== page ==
.... The theory of stasis [which Aristotle handles in Politics V] has remained an established staple of political theory through the centuries; one runs across it in different variations in unexpected places. For example, most of the political recipes in the name of which Machiavelli is moralistically devalued and condemned the Italian thinker actually borrowed from Aristotle. Or, to name a more recent work, Harold Lasswell's What is Politics? Who Gets What, When, How? is written in the spirit of Politics V.  By this I do not mean to say that every author who deals with this area copies Aristotle; because materially it is a perduring experience that resides on the commonsense level, and so is originally accessible to any person who has eyes and ears for his political environment. Only the care and precision in the elaboration of this field is specifically characteristic of Aristotle.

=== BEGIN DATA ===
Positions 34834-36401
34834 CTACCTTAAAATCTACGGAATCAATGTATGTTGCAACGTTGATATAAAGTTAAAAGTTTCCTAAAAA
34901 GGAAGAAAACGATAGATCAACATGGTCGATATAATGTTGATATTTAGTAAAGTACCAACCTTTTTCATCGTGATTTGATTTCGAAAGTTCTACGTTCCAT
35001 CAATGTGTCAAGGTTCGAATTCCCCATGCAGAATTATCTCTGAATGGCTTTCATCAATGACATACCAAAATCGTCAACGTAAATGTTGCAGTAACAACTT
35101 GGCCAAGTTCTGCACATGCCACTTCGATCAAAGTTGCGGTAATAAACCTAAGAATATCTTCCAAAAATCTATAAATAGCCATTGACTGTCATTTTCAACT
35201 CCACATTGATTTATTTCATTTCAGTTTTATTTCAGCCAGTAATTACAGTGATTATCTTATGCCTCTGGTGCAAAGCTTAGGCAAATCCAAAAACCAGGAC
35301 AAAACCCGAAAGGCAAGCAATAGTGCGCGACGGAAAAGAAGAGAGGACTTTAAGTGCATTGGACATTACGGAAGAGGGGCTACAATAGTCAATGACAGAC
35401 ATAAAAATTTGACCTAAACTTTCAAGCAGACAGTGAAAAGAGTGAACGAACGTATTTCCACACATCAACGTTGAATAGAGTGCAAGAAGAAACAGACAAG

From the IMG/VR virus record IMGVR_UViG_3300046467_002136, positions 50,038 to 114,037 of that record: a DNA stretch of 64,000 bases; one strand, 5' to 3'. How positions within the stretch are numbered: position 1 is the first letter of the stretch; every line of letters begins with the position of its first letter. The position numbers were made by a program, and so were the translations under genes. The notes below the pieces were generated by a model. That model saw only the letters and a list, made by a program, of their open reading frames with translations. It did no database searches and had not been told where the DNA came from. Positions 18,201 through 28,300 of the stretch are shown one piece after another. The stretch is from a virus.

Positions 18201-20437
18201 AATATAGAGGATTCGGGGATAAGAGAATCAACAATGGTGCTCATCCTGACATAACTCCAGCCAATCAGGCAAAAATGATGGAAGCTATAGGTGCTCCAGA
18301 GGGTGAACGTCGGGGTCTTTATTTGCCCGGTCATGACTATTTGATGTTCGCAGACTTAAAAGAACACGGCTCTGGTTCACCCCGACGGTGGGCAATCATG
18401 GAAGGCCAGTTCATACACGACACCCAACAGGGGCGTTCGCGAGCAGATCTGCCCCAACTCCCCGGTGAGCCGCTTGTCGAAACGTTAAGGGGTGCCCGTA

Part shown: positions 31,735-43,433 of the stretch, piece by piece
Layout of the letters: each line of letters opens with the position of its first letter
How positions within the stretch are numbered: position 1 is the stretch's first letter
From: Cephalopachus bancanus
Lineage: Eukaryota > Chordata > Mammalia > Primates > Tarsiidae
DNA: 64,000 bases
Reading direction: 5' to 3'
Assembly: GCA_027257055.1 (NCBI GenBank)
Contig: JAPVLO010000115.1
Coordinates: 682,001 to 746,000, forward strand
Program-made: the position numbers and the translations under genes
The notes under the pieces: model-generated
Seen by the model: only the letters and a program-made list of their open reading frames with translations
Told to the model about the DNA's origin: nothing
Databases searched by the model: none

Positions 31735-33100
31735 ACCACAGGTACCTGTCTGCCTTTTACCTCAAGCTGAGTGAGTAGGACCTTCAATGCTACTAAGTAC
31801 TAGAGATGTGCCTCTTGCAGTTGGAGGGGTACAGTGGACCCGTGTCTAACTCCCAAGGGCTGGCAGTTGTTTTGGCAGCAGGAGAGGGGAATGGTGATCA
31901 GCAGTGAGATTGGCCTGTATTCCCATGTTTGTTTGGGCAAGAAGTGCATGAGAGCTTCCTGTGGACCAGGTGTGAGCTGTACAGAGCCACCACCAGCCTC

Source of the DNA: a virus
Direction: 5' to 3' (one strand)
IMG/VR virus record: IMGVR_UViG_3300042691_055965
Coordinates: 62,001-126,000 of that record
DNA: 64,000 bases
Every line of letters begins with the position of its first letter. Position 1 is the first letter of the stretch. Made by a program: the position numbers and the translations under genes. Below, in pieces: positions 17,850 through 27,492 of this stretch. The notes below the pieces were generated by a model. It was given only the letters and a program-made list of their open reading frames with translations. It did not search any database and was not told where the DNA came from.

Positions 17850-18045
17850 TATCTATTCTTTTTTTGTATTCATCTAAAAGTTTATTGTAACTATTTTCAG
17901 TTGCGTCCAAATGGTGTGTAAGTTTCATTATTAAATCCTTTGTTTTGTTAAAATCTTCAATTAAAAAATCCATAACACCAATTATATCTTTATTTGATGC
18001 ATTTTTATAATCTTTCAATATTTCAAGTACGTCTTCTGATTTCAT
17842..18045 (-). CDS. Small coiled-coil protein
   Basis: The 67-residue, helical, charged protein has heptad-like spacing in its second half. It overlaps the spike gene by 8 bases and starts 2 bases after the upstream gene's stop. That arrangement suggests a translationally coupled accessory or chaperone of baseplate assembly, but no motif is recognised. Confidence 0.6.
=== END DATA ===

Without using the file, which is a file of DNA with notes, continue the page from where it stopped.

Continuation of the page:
[Aristotle] inquires why a relatively stable, balanced order enters into disorder; because when one knows the causes of disruption, then one can possibly work out institutional recipes for avoiding disorder. His posing of the problem is thus primarily pragmatic. In general, disorder arises on account of stasis. The concept is usually translated as revolution. This is not only wrong but also obscures a quite important process, because stasis means "to fix" or "become rigid." When someone becomes hardened in a position and offers resistance to the smooth interplay of society, then order enters into disorder. Because in reaction to the hardening of one position others become rigidified into counterpositions; there arise conflicts that lead to upheavals. The problem of rigidification is at the center of the theory of revolution: Institutions start to decline when for one reason or another the process of rigidification sets in.

CW Vol 11, PUBLISHED ESSAYS 1953-1965,
Man in Society and History, 1964, pp 196-197.